I would add only one group: the melding of the self portrait with "identity politics," i.e. asking, who am I as a Cuban-African woman? or what gender am I? These sorts of issues are usually explored through self-portraiture, but as sort of an inside-out approach where the viewer is presented with how the artist is seen, rather than simply seeing the artist.
|Samuel Fosso, self portrait as an African chief. Photograph. Says Fosso of this self-portrait, "I am all the African chiefs who have sold their continent to the white me." [Image: Fosso, a youngish black man, sits in a chair in front of a backdrop of kente cloth panels, a yellow panel surrounded by black and white panels with large ovals on them. He holds several large sunflowers in one hand, the other draped regally over the arm of the ornate Western-style chair, which is upholstered with leopard print. He wears a leopard-print garment (sarong?) on his bottom half and is topless, but his chest is covered by a mass of gold necklaces. He wears bracelets and rings on his hands and a half-white half-carmel fur hat shaped like a ski hat. His eyes are obscured by thick white-rimmed glasses with narrow slits instead of large lenses. The pose is calm and formal yet relaxed.]|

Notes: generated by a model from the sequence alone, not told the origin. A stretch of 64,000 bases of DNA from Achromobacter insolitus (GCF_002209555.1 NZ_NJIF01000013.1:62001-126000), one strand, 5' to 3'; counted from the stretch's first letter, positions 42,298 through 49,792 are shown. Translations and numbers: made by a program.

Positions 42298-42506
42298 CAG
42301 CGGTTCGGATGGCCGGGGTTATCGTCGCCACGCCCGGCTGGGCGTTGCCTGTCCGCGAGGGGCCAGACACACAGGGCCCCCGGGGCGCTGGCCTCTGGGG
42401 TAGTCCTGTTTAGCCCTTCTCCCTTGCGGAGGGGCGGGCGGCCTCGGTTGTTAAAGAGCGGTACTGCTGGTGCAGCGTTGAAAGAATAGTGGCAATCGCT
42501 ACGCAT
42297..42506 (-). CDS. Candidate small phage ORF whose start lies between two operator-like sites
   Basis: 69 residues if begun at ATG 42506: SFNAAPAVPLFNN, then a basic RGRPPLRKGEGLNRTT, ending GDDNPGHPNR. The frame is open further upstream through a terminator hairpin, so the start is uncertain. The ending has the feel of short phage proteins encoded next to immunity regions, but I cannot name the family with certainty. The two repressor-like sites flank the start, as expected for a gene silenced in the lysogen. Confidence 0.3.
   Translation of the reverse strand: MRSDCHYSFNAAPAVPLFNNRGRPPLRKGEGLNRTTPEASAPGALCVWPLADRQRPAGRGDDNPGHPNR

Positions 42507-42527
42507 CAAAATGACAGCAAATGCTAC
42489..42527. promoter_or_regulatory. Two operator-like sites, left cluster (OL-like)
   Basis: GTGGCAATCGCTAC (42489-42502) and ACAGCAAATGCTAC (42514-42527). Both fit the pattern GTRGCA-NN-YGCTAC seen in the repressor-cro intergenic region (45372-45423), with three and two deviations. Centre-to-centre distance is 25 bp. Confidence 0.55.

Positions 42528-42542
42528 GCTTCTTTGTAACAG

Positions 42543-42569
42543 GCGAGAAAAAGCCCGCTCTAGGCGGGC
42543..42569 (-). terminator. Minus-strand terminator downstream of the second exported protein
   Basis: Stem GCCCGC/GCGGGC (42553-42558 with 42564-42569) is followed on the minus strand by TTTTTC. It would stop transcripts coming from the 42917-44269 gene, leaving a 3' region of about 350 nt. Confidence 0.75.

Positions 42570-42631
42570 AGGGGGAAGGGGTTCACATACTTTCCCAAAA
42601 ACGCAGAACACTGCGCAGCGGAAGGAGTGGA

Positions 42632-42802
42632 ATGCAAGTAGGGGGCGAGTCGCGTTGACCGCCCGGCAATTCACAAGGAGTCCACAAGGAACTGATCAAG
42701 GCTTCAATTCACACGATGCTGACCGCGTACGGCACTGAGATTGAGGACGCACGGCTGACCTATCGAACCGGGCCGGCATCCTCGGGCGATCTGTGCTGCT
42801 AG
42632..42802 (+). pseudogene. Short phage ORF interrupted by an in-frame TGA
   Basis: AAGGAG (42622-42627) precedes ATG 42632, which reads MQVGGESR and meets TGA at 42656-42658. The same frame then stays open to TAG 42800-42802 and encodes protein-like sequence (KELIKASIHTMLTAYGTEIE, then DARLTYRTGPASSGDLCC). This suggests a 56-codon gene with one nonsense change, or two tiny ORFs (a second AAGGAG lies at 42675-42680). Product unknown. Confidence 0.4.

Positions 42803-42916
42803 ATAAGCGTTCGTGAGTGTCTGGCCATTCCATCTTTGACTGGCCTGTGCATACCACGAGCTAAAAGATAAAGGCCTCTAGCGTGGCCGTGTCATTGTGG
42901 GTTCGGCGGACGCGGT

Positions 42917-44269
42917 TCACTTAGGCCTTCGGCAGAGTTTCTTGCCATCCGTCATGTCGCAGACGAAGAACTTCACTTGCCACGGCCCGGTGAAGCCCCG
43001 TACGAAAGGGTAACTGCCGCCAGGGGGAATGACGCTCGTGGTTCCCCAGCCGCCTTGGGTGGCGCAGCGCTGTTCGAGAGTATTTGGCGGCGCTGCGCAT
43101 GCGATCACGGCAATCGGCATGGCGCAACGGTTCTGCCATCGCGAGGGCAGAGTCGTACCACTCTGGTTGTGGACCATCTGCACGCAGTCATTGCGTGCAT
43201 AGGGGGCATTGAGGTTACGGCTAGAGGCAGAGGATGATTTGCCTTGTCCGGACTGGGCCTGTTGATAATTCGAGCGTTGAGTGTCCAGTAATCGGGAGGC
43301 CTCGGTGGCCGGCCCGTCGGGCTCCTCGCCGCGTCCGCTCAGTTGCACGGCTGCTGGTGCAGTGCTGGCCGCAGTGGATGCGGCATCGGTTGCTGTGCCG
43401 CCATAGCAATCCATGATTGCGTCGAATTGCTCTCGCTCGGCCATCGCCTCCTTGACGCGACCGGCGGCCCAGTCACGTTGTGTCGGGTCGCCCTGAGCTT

And then there is the vast army of self portraits by women who grapple with being seen, being objectified, and manipulating one's own image. I'm showing the legendary Ana Mendieta's work below which is old, but she was ahead of her time and this sort of stuff is still very current (I'll take any excuse to show her work).
|Ana Mendieta, "Facial hair transplant," 1972. Photograph. [Image: head-and-shoulders photo of the female artist wearing a brown beard staring into the camera.]|
|Ana Mendieta, "Untitled, Glass on Body Imprints-- Face" 1972. Photograph. [Image: grainy black and white photo of Mendieta's face pressed against glass, her lips huge and distorted]|
Those two groups are quite contemporary and relevant, but even without them, considering both the youth and the egos that emerge from art school every year, I just don't see self portraiture going anywhere. Even if Facebook and the like have challenged the fine art establishment to differentiate its portraiture from the common "selfie," particularly photographers, that's really more of a rebirth than a death of the self-portrait.
*Self-portrait artists: before you rend your garments and cast yourself into the sea, please consider that the Smithsonian's National Portrait Gallery , MoMA, New York City’s National Academy Museum, and The Whitney have all managed to caugh up major exhibits containing self-portraiture in or near 2012, to name just a few.